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Core Features
  Camera
Model
Viewfinder
(Type or
000 dots)
Control
Panel
(yes/no)
LCD
Size
(inch)
LCD
Resolution
(000 dots)
LCD
Attach-
ment
Touch
Screen
(yes/no)
Mech
Shutter
Speed
Shutter
Flaps
(1/sec)
Built-in
Flash
(yes/no)
Built-in
Image
Stab
 
Leica Q Typ 1163680 n 3.0 1040 fixed Y 1/2000s 10.0 n Y
 
Nikon Z73690 Y 3.2 2100 tilting Y 1/8000s 9.0 n Y
 
Canon T6ioptical n 3.0 1040 swivel Y 1/4000s 5.0 Y n
 
Canon T6soptical Y 3.0 1040 swivel Y 1/4000s 5.0 Y n
 
Canon G7 Xnone n 3.0 1040 tilting Y 1/2000s 6.5 Y Y
 
Kodak AZ901202 n 3.0 920 swivel n 1/2000s 5.0 Y Y
 
Leica Q23680 n 3.0 1040 fixed Y 1/2000s 20.0 n Y
 
Leica M10optical n 3.0 1037 fixed n 1/4000s 5.0 n n
 
Leica X Variooptional n 3.0 920 fixed n 1/2000s 5.0 Y n
 
Nikon Z7 II3690 Y 3.2 2100 tilting Y 1/8000s 10.0 n Y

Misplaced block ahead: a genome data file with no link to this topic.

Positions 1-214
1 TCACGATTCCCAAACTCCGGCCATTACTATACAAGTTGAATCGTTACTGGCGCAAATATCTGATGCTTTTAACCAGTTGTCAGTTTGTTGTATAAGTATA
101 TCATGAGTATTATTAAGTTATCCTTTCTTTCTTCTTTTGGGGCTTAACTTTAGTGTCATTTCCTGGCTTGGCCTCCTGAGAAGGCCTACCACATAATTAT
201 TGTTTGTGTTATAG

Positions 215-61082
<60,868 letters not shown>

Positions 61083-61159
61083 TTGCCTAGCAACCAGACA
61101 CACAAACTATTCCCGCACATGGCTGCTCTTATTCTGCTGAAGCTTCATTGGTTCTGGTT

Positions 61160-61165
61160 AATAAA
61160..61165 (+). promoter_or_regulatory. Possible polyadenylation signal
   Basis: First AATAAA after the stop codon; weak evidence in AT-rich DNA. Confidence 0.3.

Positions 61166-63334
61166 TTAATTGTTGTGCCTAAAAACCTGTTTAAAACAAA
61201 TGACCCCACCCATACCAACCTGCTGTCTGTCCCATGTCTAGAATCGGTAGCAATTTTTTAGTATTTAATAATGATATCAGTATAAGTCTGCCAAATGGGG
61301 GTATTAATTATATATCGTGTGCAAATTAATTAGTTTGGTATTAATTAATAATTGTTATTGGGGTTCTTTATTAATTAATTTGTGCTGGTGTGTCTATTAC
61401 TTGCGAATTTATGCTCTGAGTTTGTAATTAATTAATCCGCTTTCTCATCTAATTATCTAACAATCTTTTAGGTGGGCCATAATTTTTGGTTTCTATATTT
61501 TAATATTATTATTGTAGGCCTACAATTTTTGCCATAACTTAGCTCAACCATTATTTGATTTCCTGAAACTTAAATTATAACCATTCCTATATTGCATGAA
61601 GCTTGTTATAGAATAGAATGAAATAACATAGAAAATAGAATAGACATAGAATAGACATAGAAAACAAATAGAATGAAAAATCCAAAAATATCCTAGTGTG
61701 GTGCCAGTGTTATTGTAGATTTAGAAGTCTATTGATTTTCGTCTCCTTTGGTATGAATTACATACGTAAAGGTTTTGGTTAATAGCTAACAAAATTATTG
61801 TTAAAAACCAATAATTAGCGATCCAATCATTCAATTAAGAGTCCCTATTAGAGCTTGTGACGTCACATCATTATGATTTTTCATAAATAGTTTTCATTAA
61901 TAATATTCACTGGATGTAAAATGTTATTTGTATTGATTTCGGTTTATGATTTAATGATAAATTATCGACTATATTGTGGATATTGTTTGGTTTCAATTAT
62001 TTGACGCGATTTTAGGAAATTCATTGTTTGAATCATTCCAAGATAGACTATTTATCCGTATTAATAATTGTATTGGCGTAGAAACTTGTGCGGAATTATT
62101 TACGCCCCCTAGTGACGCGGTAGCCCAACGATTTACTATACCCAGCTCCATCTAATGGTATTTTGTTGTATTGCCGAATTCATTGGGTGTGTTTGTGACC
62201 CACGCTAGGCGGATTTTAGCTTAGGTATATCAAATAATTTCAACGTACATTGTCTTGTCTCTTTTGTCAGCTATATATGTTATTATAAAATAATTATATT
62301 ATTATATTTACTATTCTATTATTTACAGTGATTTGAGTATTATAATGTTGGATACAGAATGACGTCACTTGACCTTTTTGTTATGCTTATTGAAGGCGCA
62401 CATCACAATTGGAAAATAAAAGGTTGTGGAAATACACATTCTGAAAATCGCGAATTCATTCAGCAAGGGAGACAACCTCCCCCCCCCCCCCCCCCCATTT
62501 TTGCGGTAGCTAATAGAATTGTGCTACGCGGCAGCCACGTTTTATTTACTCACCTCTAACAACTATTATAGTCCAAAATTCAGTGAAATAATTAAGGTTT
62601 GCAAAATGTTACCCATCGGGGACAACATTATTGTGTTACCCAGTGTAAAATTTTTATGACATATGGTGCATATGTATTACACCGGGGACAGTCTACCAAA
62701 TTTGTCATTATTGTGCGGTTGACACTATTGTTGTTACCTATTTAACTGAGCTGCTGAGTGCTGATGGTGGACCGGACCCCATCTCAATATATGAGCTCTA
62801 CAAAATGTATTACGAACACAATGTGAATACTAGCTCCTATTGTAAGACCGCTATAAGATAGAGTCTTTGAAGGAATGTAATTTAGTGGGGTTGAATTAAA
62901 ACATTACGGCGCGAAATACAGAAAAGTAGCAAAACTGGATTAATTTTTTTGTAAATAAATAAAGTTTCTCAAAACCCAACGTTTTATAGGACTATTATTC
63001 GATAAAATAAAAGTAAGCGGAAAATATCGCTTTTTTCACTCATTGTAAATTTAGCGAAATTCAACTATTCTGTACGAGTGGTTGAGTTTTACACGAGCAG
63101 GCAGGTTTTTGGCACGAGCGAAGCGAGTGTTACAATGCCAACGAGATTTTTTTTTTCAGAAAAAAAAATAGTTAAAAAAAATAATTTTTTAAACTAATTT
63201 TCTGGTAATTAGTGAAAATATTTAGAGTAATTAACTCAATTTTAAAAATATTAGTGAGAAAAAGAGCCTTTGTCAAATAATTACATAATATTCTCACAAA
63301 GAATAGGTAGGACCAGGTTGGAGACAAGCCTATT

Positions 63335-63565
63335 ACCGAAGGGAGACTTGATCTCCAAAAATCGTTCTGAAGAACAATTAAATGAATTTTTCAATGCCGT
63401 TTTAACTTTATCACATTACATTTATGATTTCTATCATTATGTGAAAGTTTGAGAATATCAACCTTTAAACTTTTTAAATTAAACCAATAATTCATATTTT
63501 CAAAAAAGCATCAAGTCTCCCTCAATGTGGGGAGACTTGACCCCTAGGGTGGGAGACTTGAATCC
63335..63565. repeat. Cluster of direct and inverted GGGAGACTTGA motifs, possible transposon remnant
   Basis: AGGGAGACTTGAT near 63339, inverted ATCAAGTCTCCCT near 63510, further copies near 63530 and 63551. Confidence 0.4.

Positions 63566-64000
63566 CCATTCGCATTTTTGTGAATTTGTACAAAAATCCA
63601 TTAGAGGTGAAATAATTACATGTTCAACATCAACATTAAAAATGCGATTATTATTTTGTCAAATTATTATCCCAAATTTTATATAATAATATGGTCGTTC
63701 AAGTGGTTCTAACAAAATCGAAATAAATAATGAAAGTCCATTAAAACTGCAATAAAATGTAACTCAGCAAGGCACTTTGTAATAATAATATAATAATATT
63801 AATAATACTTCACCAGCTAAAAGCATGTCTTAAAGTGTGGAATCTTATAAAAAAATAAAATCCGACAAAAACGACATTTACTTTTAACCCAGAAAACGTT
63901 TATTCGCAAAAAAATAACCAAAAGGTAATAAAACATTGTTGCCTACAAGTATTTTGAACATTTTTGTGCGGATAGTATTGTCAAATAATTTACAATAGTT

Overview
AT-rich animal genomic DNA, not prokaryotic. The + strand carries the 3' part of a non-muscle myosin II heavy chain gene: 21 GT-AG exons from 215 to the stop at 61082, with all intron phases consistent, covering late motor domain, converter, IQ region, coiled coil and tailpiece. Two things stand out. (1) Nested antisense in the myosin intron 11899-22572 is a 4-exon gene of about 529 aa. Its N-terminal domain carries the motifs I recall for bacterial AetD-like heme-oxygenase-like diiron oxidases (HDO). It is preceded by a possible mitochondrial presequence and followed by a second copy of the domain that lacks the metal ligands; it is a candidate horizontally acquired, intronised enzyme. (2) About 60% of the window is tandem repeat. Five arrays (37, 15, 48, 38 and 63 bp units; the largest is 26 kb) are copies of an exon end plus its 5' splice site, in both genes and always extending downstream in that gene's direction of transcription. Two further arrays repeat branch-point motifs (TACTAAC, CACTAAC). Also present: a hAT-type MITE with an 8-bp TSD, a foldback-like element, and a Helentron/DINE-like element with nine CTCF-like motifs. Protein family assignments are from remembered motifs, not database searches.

Nikon Z63690 Y 3.2 2100 tilting Y 1/8000s 12.0 n Y
 
Nikon D850optical Y 3.2 2359 tilting Y 1/8000s 9.0 n n
 
Panasonic S1R5760 Y 3.2 2100 full-flex Y 1/8000s 9.0 n Y
 
Sony RX100 V2359 n 3.0 1229 tilting n 1/2000s 24.0 Y Y
 
Sony A7R II2400 n 3.0 1229 tilting n 1/8000s 5.0 n Y
 
Sony RX100 IV2359 n 3.0 1228 tilting n 1/2000s 16.0 Y Y
 
Sony HX400V210 n 3.0 921 tilting n 1/4000s 10.0 Y Y

One feature that is present on the Z7, but is missing on the Q Typ 116 is a top-level LCD. While being, of course, smaller than the rear screen, the control panel conveys some of the essential shooting information and can be convenient for quick and easy settings verification.

The reported shutter speed information refers to the use of the mechanical shutter. Yet, some cameras only have an electronic shutter, while others have an electronic shutter in addition to a mechanical one. In fact, both cameras under consideration feature an electronic shutter, which makes completely silent shooting possible. However, this mode is less suitable for photographing moving objects (risk of rolling shutter) or shooting under artificial light sources (risk of flickering).